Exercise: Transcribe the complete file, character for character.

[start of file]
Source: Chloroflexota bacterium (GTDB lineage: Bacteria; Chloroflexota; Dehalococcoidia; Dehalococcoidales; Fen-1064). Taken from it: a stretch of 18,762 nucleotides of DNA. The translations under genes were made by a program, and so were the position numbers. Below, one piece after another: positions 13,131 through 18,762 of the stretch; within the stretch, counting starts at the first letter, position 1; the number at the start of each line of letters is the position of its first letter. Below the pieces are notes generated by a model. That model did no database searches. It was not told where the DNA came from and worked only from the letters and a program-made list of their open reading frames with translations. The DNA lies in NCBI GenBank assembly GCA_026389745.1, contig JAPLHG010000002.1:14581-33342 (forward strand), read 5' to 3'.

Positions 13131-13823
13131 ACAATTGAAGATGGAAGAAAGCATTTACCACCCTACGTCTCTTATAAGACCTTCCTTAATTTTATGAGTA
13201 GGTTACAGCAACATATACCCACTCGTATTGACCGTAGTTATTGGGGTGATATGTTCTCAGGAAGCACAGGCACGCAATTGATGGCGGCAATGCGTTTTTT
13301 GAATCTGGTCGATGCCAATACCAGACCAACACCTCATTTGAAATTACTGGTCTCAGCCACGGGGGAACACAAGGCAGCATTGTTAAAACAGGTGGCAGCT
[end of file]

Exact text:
Source: Chloroflexota bacterium (GTDB lineage: Bacteria; Chloroflexota; Dehalococcoidia; Dehalococcoidales; Fen-1064). Taken from it: a stretch of 18,762 nucleotides of DNA. The translations under genes were made by a program, and so were the position numbers. Below, one piece after another: positions 13,131 through 18,762 of the stretch; within the stretch, counting starts at the first letter, position 1; the number at the start of each line of letters is the position of its first letter. Below the pieces are notes generated by a model. That model did no database searches. It was not told where the DNA came from and worked only from the letters and a program-made list of their open reading frames with translations. The DNA lies in NCBI GenBank assembly GCA_026389745.1, contig JAPLHG010000002.1:14581-33342 (forward strand), read 5' to 3'.

Positions 13131-13823
13131 ACAATTGAAGATGGAAGAAAGCATTTACCACCCTACGTCTCTTATAAGACCTTCCTTAATTTTATGAGTA
13201 GGTTACAGCAACATATACCCACTCGTATTGACCGTAGTTATTGGGGTGATATGTTCTCAGGAAGCACAGGCACGCAATTGATGGCGGCAATGCGTTTTTT
13301 GAATCTGGTCGATGCCAATACCAGACCAACACCTCATTTGAAATTACTGGTCTCAGCCACGGGGGAACACAAGGCAGCATTGTTAAAACAGGTGGCAGCT